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The Winner of Our Second Book Giveaway

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Another day, another competitive batch of entries. The challenge was to channel your inner architect and pretend you were designing the new mental_floss world headquarters. Before I pick a winner, let me run through some of the ideas that made me laugh (or made me really wish you were our architect):

From Witty Nickname:
It would include twice as much space as you need, and a cloning station for all your employees. Then you would alternate months so you could be a monthly magazine instead of a bi-monthly magazine!

From Chelsea:
All the windows would be shaped as the numerals 1 or 0. They would form a binary code image of crazy-faced Albert Einstein.

From K.:
Dance Dance Revolution in the break room. And not the cheesy at-home floor mat versions. This would be the real deal. With contests. And prizes.

From JP:
I'm going to go out on a limb and guess that there are a disproportionate amount of MF staffers who are left-handed (like me). Therefore I propose that the MF HQ be completely left-handed acessible. I'm talking left-handed coffee mugs, left-handed scissors, left-handed pens (that don't smudge), left-handed computer mice and left-handed notebooks. And instead of greeting people by shaking right hands, anyone in the building would be required to shake left hands. Just a thought"¦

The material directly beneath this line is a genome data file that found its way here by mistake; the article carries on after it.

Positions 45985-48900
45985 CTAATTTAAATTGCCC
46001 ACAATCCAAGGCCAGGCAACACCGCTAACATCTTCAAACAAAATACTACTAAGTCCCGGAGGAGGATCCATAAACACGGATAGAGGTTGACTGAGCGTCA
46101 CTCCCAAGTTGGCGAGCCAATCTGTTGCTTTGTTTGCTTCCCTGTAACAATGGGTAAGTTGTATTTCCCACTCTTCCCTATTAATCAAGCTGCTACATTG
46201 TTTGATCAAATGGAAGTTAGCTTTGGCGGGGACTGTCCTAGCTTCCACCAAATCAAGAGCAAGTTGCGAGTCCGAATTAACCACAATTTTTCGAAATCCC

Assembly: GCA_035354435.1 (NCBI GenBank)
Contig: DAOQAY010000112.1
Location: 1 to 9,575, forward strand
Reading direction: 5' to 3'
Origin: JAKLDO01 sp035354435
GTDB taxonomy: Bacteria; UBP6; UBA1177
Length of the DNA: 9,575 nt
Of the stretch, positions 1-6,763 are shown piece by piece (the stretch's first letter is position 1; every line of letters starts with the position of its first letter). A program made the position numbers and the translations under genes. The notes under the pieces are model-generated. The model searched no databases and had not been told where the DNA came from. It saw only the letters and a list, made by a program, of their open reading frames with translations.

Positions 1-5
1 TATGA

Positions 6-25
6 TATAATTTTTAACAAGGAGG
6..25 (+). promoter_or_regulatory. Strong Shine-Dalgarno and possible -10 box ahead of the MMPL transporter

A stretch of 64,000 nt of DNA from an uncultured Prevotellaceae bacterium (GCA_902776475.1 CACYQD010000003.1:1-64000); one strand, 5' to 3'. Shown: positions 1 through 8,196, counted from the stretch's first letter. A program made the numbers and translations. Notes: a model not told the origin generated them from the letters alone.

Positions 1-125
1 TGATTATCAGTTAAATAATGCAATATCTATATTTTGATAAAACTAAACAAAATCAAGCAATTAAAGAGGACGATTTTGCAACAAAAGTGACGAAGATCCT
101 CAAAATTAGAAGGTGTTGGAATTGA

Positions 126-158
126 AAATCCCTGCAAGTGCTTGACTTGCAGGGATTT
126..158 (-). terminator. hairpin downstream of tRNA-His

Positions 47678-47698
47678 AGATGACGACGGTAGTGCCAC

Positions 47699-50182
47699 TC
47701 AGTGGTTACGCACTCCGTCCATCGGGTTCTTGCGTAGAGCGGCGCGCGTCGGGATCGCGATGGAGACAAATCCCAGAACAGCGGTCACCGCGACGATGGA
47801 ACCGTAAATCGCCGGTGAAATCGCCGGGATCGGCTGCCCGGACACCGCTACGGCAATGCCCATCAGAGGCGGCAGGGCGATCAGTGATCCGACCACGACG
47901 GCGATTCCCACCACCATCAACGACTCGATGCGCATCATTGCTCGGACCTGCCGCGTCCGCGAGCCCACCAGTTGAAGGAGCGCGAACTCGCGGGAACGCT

[Note to my co-workers: Is JP's hypothesis correct? Unless we're talking about wiffleball batting, I'm a righty. Maybe we are talking about wiffleball batting.]

From Jillian:
I think that the mental_floss world headquarters should be inspired by an M.C. Escher piece, like House of Stairs, for example. You are smart people; I am sure you will find a way to make this work.

From Brian S.:
2 things: Floor tiles that give off a sound/light combination when they are walked across, and an intercom system with the voice of HAL 9000. I would enjoy being called into the bosses office if these are the things I had to look forward to.